MLB Betting: Can Early Hot MLB Teams Challenge for Pennant?
by Trevor Whenham - 05/06/2009
Things just don't make sense in the American League right now. In fact, it's a little bizarre. All three divisions have lovable losers leading the way, and all three of those teams - the Blue Jays, Mariners, and Royals - look like they could have some staying power. Tampa Bay's unlikely and impressive run to the World Series last year has sent everyone into a frenzy looking for the next Tampa Bay. Could it be one of these three squads? Here's a look:
Toronto Blue Jays - Canada's team has the best record in the American League, and there are two good reasons for it - Roy Halladay is still as good as any pitcher in the American League, and their bats have been red hot. In 29 games they have scored 22 more runs than any other team in the league. They have six guys hitting better than .300, and nine regulars with an OPS over .800. It has been impressive to watch, but it's hard to imagine it continuing. They have a hodge-podge of a lineup - only one real star in Vernon Wells, several young players, and a couple of retreads like Kevin Millar.
There is one thread that unites most of them - they are overachieving. Sooner or later they are going to hit a slump, and that won't be good news for the team. A slump is never a good thing, of course, but especially so for a defensively challenged squad like this one - only five teams have allowed more runs than the Jays. They have been hit hard by injuries to their pitching staff, and they didn't exactly have impressive pitching depth to begin with. As that lack of depth and the reliance on youth that it requires starts to show in the dog days of summer (or sooner), the team will start to fall back to the pack.
The schedule is also going to catch up to them - they have yet to play the Yankees or the Red Sox, so things are going to get tougher going forward. I expect the team to wind up around .500, but they just don't have the guns to compete in the long term. If I'm wrong, though, then they should not only name Cito Gaston Manager of the Year, but also rename the award for him.
Kansas City Royals - Perhaps only the fans of Pittsburgh deserve to have a winner more than those in Kansas City. This may just be the year. They aren't a 95- or 100-win team, but they almost certainly don't need to be to win their division - the AL Central is far from a powerhouse. Zack Greinke has been the story of the year so far, and he shows no signs of slowing down. He's obviously been the best pitcher on the team, but he's at the top of a promising and effective rotation - with the obvious and thoroughly predictable exception of Sidney Ponson. Led by the incredibly impressive start by Alberto Callaspo at the plate, the bats have been good enough to get the job done. It is comforting, too, that several of their bats have room to grow and improve - unlike Toronto, this team is not being carried along by unsustainable production.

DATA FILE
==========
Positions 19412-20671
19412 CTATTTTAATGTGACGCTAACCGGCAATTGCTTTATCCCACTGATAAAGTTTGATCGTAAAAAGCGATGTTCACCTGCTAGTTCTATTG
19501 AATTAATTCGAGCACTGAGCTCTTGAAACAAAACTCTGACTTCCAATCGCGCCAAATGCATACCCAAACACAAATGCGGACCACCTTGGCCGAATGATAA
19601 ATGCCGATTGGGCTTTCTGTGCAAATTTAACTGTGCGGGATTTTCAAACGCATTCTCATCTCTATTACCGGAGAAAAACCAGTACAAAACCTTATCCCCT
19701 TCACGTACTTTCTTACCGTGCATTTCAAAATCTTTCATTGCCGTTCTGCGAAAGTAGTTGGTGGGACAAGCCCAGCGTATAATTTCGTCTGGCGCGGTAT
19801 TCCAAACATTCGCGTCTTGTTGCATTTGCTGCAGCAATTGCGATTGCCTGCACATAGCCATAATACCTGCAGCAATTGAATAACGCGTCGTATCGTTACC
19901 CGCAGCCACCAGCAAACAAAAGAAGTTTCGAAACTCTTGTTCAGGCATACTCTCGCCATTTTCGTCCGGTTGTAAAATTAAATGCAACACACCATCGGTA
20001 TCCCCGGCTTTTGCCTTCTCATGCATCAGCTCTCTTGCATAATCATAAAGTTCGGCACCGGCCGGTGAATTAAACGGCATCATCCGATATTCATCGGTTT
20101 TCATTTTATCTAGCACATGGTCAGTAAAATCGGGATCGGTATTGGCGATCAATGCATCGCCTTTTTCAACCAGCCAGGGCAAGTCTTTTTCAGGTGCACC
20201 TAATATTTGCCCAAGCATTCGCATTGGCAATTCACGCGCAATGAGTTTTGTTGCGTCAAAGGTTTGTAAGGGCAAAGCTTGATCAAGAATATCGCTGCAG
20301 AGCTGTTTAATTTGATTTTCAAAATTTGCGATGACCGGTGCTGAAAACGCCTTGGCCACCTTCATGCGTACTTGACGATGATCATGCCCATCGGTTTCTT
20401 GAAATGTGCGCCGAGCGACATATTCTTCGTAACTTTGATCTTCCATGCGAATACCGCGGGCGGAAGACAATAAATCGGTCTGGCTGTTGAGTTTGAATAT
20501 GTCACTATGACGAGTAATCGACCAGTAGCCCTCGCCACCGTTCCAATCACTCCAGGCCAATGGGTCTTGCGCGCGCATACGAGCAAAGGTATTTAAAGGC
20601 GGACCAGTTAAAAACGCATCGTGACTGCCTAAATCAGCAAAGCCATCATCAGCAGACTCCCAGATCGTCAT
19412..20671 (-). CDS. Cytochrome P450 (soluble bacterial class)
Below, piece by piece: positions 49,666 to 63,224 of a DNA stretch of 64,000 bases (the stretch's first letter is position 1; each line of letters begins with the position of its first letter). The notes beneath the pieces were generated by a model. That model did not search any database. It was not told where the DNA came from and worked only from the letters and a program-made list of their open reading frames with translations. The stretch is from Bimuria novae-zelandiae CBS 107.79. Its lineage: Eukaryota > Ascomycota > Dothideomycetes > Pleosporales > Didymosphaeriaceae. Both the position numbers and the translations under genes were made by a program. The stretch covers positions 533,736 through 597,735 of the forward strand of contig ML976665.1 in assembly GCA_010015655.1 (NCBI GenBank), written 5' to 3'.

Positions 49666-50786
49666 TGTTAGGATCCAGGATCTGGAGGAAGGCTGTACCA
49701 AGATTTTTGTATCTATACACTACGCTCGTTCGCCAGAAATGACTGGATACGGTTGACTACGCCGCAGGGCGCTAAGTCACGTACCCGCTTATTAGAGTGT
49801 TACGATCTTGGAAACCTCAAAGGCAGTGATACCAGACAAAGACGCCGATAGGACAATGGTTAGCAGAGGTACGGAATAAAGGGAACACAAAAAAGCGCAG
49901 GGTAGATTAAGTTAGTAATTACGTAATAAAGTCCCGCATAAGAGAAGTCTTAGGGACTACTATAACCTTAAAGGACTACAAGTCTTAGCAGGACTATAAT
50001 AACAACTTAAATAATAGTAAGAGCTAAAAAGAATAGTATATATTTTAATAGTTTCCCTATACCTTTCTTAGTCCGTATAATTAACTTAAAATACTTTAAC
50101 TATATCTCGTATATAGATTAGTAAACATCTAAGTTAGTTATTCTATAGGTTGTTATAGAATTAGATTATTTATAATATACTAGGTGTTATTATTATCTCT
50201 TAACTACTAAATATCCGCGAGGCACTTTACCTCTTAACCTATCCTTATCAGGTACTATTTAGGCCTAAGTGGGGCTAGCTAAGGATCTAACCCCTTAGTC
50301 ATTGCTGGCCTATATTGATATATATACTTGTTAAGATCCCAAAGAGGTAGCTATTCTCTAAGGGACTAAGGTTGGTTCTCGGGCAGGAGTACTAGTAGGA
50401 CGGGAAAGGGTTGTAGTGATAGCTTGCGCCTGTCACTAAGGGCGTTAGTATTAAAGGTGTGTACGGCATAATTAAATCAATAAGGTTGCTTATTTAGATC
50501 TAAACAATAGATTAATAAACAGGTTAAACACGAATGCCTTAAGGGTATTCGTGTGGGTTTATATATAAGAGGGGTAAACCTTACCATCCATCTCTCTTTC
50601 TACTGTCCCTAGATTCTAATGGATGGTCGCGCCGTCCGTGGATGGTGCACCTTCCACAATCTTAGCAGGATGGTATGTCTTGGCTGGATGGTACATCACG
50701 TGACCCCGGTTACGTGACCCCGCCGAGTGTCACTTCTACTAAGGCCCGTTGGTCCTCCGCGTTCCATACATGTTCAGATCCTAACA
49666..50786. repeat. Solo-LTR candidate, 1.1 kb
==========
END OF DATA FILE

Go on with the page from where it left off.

Kansas City is a team on a slow rise. This might be too soon for them this year, but they stand as good a chance as any other team in the division of winning. That would be great for the team and the city, but I don't see them accomplishing anything at all once they get there. Of course, that's what I said about the other team in Missouri when they went into the playoffs as the weakest of the eight teams, and we know how that turned out.
Seattle Mariners - I've long been a believer in this team. They rewarded me handsomely for my faith two years ago, cruelly punished me last year, and are so far being very kind again this year. I'm surprised that they have stayed atop the division all along, but not surprised that they are playing better than .500 baseball.
The one-two punch at the top of the rotation of Felix Hernandez and Erik Bedard are living up to their potential, and are making life difficult for batters. So, for that matter, is Jarrod Washburn. On paper the bats aren't great, but there is some shine to find under the surface if you look for it, and several of the hitters have found their groove. Two notably haven't - Ichiro Suzuki is in his typical early season doldrums after coming back from injury, and Ken Griffey Jr. has been ineffective in his return to where it all started.
The most comforting news coming out of the team this year, though, is the change in attitude. Last year the clubhouse was toxic, but the return of Griffey, a few departures, and some winning seem to have totally turned it around. That's another big reason to like this team. Unfortunately, I don't think that they control their own fate. The Angels have been ravaged by injuries, and they have been terrible. They are a much more talented team than the Mariners, though, and any team in the division would have almost no chance of beating them if they can get healthy and get their act together reasonably soon.